Financing offshore projects in a post-subsidy world

Developers should exploit multiple revenue streams as offshore wind increasingly participates in a merchant environment, panellists and industry experts agreed at WindEurope Offshore 2019 in Copenhagen.

Talking money: Liv Lønnum, Alfred Hoffmann, Alessandro Izzo, Ed Northam, Mary Quaney, Stéphane Dubos and Christina Sørensen (from left)
Talking money: Liv Lønnum, Alfred Hoffmann, Alessandro Izzo, Ed Northam, Mary Quaney, Stéphane Dubos and Christina Sørensen (from left)

These could include power purchase agreements (PPAs), hydrogen or ammonia production, certificate trading and capacity and ancillary services, delegates suggested.

Offshore wind farms have typically relied on income from long-term power contracts secured at auction. Technological advances, improved practices, and lower material costs and interest rates have enabled cost reductions, driving offshore wind’s competitiveness in government auctions and helping the sector grow.

However, zero-subsidy offshore wind "will not be a universal phenomenon", DNV GL’s head of offshore projects, Simon Cox, wrote in the certification body’s Offshore Wind: The Power to Progress report, which was released at the conference.

Changing political landscape

In established markets, developers cannot rely on receiving continued support for a technology that has rapidly reduced its costs, according to an executive for one of offshore wind’s biggest investors.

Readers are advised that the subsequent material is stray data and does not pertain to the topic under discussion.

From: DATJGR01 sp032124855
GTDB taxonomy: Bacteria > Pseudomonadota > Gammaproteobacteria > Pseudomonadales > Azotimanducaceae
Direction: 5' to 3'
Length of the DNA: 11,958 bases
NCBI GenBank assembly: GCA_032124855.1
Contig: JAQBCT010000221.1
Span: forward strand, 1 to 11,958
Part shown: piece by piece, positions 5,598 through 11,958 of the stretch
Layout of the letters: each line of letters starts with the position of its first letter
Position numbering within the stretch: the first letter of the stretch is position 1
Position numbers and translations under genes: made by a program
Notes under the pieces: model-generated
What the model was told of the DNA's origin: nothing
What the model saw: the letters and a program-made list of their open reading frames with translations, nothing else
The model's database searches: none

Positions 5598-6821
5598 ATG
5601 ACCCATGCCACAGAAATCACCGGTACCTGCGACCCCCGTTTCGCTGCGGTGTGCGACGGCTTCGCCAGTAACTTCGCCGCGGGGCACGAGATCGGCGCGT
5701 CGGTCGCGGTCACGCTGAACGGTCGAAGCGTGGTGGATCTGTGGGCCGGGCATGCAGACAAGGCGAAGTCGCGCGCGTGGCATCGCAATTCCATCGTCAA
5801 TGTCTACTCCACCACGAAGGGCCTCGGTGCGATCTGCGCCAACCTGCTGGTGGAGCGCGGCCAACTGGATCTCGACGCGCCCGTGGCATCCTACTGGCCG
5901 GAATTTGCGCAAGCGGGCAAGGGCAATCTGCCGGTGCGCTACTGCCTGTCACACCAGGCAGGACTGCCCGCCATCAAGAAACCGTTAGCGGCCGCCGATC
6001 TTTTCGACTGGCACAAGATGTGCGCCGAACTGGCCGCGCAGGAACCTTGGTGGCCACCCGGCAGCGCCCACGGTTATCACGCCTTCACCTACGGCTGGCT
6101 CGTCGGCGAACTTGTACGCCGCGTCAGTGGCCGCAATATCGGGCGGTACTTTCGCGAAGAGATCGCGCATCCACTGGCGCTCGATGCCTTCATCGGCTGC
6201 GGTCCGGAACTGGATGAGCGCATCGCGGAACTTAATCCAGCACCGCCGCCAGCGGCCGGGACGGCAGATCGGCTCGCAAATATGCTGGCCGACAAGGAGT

"While some sort of continued support would be helpful, anything that looks or feels like a subsidy will increasingly be politically unsustainable," Ed Northam, European head of Macquarie’s Green Investment Group, told the panel, discussing how to financing the expansion of offshore wind.

"It all points to a PPA-driven strategy being key."

Northam concluded: "We need a grown-up conversation about the amount of risk exposure we are comfortable with."

Now that the offshore wind sector has proven it can deliver on time and on budget European governments are looking to reduce subsidies, Cox said.

However, zero-subsidy projects — which have already been contracted in the Netherlands and Germany — will only be viable where there are good wind resources and where projects can be built, developed and operated cheaply, he added.

Cost of capital

Hans Cleijne, principal consultant for wind energy at DNV GL, said offshore wind had started with a lower financial but higher technological risk, but that relationship

has reversed as the sector has become more established and the technology proven.

Above all, Cox added, government subsidies to date had provided the offshore wind sector with revenue stability.

Mainstream Renewable Power’s chief financial officer, Mary Quaney, told delegates that it was important to retain a lower cost of capital — previously achieved by fixed support schemes with long-term power deals — in order to keep levelised costs down in a merchant environment.

Revenue stability is crucial to reassuring investors and providing the financial community with the confidence to back offshore wind projects, she added.

"[Having] a bankable offtake mechanism can really drive down the cost of capital," Quaney said. "Attracting deep pools of capital and liquidity is key to lowering the cost of capital, which means lower-cost energy."

However, long-term price stability is a concern, warned Stephane Dubos, executive director for power and renewables at investment bank Natixis. Bilateral contracting between project operators and offtakers could guarantee revenues, but there should be flexibility to replace offtakers that pull out of deals, he added.

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